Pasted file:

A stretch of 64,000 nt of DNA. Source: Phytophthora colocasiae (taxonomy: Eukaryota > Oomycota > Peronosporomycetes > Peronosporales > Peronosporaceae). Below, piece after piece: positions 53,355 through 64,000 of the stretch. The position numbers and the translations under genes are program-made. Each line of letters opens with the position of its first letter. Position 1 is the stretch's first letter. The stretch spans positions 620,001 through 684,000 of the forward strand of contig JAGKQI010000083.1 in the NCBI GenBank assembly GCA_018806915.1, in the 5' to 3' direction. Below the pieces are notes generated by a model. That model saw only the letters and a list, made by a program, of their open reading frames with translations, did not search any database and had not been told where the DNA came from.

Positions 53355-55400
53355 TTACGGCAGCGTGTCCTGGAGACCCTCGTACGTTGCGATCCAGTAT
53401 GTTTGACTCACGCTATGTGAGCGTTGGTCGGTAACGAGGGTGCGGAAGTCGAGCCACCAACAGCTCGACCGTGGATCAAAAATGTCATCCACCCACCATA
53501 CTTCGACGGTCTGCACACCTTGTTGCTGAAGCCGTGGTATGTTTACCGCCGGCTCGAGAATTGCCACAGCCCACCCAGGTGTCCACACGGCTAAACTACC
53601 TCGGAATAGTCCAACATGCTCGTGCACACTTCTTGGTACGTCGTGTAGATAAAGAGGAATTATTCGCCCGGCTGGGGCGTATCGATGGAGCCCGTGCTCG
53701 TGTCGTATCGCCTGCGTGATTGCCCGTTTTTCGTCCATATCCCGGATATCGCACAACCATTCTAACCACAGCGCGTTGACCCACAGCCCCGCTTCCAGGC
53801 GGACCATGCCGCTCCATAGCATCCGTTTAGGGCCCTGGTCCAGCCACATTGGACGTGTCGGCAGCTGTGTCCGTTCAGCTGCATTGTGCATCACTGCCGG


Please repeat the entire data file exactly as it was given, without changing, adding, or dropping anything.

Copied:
A stretch of 64,000 nt of DNA. Source: Phytophthora colocasiae (taxonomy: Eukaryota > Oomycota > Peronosporomycetes > Peronosporales > Peronosporaceae). Below, piece after piece: positions 53,355 through 64,000 of the stretch. The position numbers and the translations under genes are program-made. Each line of letters opens with the position of its first letter. Position 1 is the stretch's first letter. The stretch spans positions 620,001 through 684,000 of the forward strand of contig JAGKQI010000083.1 in the NCBI GenBank assembly GCA_018806915.1, in the 5' to 3' direction. Below the pieces are notes generated by a model. That model saw only the letters and a list, made by a program, of their open reading frames with translations, did not search any database and had not been told where the DNA came from.

Positions 53355-55400
53355 TTACGGCAGCGTGTCCTGGAGACCCTCGTACGTTGCGATCCAGTAT
53401 GTTTGACTCACGCTATGTGAGCGTTGGTCGGTAACGAGGGTGCGGAAGTCGAGCCACCAACAGCTCGACCGTGGATCAAAAATGTCATCCACCCACCATA
53501 CTTCGACGGTCTGCACACCTTGTTGCTGAAGCCGTGGTATGTTTACCGCCGGCTCGAGAATTGCCACAGCCCACCCAGGTGTCCACACGGCTAAACTACC
53601 TCGGAATAGTCCAACATGCTCGTGCACACTTCTTGGTACGTCGTGTAGATAAAGAGGAATTATTCGCCCGGCTGGGGCGTATCGATGGAGCCCGTGCTCG
53701 TGTCGTATCGCCTGCGTGATTGCCCGTTTTTCGTCCATATCCCGGATATCGCACAACCATTCTAACCACAGCGCGTTGACCCACAGCCCCGCTTCCAGGC
53801 GGACCATGCCGCTCCATAGCATCCGTTTAGGGCCCTGGTCCAGCCACATTGGACGTGTCGGCAGCTGTGTCCGTTCAGCTGCATTGTGCATCACTGCCGG